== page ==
I think you could even make the recessed cutouts on the fronts of the baffle as if you were going to flush front mount all the drivers, then play around with different combinations until you find a solution you're happy with. You could easily fabricate some very attractively profiled trim rings with a router to fit in the recesses on the front if you decided to rear mount any of them. You could also put trim rings on the recessed subs that are front mounted as well for a nice look to cover up the woofer frame and all the mounting screw holes. You could use small neo magnets glued into recesses on the back of the trim rings to attach them to the frame of the woofers. If you got tired of a certain look and wanted a change it would be easy enough to reorient them for a new look. I would definitely consider running a router along the outside lines of your extended baffle to give it a little more style as well. It looks like you're going to be stacking layers of MDF or plywood to get your baffle super thick. You could also route a groove into the sides of the baffle every few layers or so as you build it up for additional style points. 96" x 24" seems like an efficient use of wood and a good size for your baffle.

Edit just reread your post and see you have an eight year old boy. I think reverse mount and custom speaker grilles made out of hardwood would be sweet.

Last edited by zacjones; 12-30-12 at 11:57 PM.
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post #28 of 103 Old 12-31-12, 12:26 AM
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Re: Christmas Build

I prefer the front mount. I wouldn't want to see the wires unless you did something really fancy like copper tubing (saw pictures of a sub someone did once like this and it looked really cool, of course it could be hazardous if exposed). I also think you could save yourself a lot of effort that way and use the time to make a cool looking grill, which you'll probably need anyway.

I think it would be difficult to see the stroke of the cones in a reverse mount configuration, which is always cool to see at ultra low frequency.
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post #29 of 103 Old 01-01-13, 04:40 PM Thread Starter
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Re: Christmas Build

Ok, I will need to make a decision when I get the drivers in a few days. I need to play around with them.
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post #30 of 103 Old 01-01-13, 07:05 PM Thread Starter
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Re: Christmas Build

Ok, getting more serious about the build. I have a pretty humble space for the home theater. The only thing a really have going for me is there is no WAF factor in my basement and can do what I wish as evidenced by the large speakers I currently have. But, I will not truly fire up the IB with her in the house. Similarly, I have never shown her how fast my car goes as I go slow with her in it.



I finished the basement myself and have no issues with modifying the walls. The wall that is to contain the IB is a 6 inch staggered stud wall - so a lot of 2x4 cutting.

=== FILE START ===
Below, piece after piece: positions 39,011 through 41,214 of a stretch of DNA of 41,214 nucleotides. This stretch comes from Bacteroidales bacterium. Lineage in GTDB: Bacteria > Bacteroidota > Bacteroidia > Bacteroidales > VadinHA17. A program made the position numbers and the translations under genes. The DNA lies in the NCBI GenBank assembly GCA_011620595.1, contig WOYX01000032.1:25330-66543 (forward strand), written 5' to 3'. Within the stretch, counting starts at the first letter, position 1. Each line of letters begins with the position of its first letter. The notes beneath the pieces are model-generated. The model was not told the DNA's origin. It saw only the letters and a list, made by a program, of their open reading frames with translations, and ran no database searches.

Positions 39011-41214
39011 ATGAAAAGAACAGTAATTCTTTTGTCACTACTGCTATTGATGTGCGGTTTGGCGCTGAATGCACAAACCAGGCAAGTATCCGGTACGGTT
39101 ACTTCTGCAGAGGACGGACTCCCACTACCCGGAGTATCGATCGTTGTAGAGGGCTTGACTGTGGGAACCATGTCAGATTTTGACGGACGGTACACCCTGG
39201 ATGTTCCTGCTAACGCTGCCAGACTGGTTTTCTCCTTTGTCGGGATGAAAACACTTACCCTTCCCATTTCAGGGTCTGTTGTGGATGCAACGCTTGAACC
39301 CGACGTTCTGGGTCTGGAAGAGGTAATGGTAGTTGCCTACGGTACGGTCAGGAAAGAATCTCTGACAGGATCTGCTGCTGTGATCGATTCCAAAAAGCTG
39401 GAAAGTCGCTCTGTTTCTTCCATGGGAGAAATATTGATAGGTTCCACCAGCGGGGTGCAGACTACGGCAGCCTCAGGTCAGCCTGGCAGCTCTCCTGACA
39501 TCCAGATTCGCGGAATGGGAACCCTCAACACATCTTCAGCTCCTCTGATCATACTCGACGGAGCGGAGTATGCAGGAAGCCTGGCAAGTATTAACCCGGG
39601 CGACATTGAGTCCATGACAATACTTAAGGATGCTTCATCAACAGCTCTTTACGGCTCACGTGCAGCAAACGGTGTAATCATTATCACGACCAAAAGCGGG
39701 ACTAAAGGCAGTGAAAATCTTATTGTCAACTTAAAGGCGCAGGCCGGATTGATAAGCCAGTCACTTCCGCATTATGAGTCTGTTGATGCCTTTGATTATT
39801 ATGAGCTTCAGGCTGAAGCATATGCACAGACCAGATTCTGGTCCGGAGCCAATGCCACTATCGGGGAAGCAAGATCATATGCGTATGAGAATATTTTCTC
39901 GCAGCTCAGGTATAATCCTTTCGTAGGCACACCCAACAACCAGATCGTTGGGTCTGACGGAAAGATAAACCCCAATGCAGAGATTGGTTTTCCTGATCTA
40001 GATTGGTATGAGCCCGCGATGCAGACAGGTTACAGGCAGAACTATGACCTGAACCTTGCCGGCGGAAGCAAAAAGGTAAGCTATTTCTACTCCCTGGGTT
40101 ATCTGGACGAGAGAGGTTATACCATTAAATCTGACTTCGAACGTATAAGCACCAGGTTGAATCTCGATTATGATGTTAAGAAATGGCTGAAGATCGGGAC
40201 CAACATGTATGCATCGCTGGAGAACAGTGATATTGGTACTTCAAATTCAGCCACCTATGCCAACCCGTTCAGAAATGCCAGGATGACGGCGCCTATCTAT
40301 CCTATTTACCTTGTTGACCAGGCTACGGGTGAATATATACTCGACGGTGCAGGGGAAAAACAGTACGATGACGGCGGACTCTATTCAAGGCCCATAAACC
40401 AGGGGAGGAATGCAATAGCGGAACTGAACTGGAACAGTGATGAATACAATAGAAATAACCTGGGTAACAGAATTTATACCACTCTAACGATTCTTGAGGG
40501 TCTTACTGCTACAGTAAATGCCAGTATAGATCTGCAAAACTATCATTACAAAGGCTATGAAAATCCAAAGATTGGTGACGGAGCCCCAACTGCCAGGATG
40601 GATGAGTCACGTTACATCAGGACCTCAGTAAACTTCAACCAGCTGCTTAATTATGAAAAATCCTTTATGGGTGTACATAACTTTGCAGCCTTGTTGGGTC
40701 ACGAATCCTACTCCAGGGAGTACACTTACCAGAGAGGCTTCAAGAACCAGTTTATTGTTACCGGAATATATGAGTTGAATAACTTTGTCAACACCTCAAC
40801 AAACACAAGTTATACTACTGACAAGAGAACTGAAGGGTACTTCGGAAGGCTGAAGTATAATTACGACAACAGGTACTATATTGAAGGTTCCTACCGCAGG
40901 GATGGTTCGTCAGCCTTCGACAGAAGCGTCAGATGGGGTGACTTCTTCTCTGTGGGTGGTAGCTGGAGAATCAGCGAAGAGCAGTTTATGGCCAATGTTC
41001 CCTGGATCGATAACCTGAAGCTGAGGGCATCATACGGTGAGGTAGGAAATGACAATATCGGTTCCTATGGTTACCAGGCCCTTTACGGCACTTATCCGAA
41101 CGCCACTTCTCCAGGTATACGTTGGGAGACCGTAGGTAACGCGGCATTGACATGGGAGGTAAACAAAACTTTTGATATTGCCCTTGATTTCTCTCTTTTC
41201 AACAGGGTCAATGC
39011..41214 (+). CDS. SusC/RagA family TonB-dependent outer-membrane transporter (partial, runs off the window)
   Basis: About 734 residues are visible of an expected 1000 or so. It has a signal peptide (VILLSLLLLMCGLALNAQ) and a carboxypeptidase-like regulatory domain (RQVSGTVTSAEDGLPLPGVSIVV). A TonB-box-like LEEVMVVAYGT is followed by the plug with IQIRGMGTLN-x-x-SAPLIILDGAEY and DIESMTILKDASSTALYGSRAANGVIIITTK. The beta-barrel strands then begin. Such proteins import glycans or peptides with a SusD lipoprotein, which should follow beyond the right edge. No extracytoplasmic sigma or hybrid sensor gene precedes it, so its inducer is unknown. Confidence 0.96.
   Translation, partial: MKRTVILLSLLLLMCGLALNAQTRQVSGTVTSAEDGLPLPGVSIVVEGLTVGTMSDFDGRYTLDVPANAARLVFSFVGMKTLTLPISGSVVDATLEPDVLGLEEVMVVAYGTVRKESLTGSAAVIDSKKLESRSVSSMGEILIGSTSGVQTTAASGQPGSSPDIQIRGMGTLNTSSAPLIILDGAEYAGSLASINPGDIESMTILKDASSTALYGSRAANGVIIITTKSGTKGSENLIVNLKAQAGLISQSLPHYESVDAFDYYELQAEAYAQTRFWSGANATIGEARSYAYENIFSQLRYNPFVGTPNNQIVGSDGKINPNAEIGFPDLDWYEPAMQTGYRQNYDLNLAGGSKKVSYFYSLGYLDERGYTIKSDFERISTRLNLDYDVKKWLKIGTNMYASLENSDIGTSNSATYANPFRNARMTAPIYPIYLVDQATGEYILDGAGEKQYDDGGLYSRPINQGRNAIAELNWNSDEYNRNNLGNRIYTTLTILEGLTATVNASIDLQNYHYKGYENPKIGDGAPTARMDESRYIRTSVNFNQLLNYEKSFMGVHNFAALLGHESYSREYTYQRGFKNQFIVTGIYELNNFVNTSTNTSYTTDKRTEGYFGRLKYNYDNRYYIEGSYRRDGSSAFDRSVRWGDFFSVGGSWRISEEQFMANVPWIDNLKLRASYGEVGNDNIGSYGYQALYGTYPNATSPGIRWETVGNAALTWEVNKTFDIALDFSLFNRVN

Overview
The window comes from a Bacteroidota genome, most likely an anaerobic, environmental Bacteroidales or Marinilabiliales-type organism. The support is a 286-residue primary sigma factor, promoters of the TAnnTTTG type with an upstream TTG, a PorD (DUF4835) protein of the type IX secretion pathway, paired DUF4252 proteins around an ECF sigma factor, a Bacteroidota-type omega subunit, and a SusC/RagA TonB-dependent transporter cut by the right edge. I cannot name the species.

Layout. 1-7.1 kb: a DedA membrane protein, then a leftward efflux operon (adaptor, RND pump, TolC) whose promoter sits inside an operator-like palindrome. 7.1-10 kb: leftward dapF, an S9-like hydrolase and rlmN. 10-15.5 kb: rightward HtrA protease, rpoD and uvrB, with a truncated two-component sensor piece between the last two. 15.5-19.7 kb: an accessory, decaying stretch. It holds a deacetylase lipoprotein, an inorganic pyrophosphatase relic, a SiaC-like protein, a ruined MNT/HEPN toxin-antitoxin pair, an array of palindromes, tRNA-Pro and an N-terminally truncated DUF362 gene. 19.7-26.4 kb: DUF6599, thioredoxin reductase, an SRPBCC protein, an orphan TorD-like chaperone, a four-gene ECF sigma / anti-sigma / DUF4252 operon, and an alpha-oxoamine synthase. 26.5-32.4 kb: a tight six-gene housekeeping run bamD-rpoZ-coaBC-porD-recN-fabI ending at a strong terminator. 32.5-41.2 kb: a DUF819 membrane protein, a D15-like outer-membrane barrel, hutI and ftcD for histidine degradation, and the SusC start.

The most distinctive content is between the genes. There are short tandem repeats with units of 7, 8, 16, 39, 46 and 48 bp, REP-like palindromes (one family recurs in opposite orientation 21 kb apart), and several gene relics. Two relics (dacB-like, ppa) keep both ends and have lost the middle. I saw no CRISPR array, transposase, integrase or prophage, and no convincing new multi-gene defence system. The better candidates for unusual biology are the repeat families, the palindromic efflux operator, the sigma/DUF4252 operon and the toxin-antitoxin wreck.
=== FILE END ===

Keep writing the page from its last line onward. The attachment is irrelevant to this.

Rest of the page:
The small space I have for the home theater has a number of problems. If I had any sense I would just stay with my current sub, but I have gone ahead even with the issues with the space.

Here is a model of the basement:


There are at least 4 issues with my space - could use opinions and advice on how to best handle:

1. I have a drop ceiling. It does not make much noise at all with my current sub. But, I may have to do some serious work to control any noises with the IB.

2. The room for the back of the IB opens up above the drop ceiling. I think that that will cause tiles to jump around, reduce the output of the sub, and cause sound quality issues. I am currently working on sealing it up, but there is a lot of duct work that crosses the 2 rooms. I have no idea what is going to happen with that. At the minimum I will need to dampen the ducts.

Here is the opening to the space above the drop ceiling of the home theater.


My start at boarding up the opening.


I am planning on putting a bunch of gap sealing foam and also caulk to make sure it is as sealed as possible.


3. If you look at the following picture you will see that there is a concrete wall at the end of the drywall where the back of the last IB318 will go. Unfortunately, this means 2 things: I will have to show the drivers to the home theater room(I was trying to decide which way to orient the woofers in earlier posts, just realized the decision has been made for me. Also, I will need to hammer out a notch for the basket to fit so that the subs are aligned under the screen. I have never done this with this type of concrete and don't know what to expect or how to do it with the confines I have.



4. The door! I have a door that will be right next to the sub. It is a very heavy solid core door and I will seal it up. But I do not know what to expect. I can add a bunch of MDF to the back of the door if needed. There is already a deadbolt near the top of the door that locks in in place. Hoping the this is not a deal breaker.



5. One more issue I have is the balanced MiniDSP I ordered has a serious mismatch in gain between the pre-amp and the MiniDSP. I am going to need get something to insert to pump up the gain.

Things I *think* I have going for me:

1. I can brace the sub against the concrete and decouple from the wall in order to reduce to a minimum the mechanical forces on the wall.

2. If the door or ceiling issue are too big to overcome, I can easily turn this into a super giant ported SLLT sub as Rodny did in the "IB makeover" thread - check out page 11. This could raise the output of the sub considerably.

Last edited by blitzer; 01-18-13 at 09:03 PM.
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2ohm , 4ohm , behringer ep4000 , build , christmas , ib , ib subwoofer , ib318 , magnepan , manifold , minidsp , subwoofer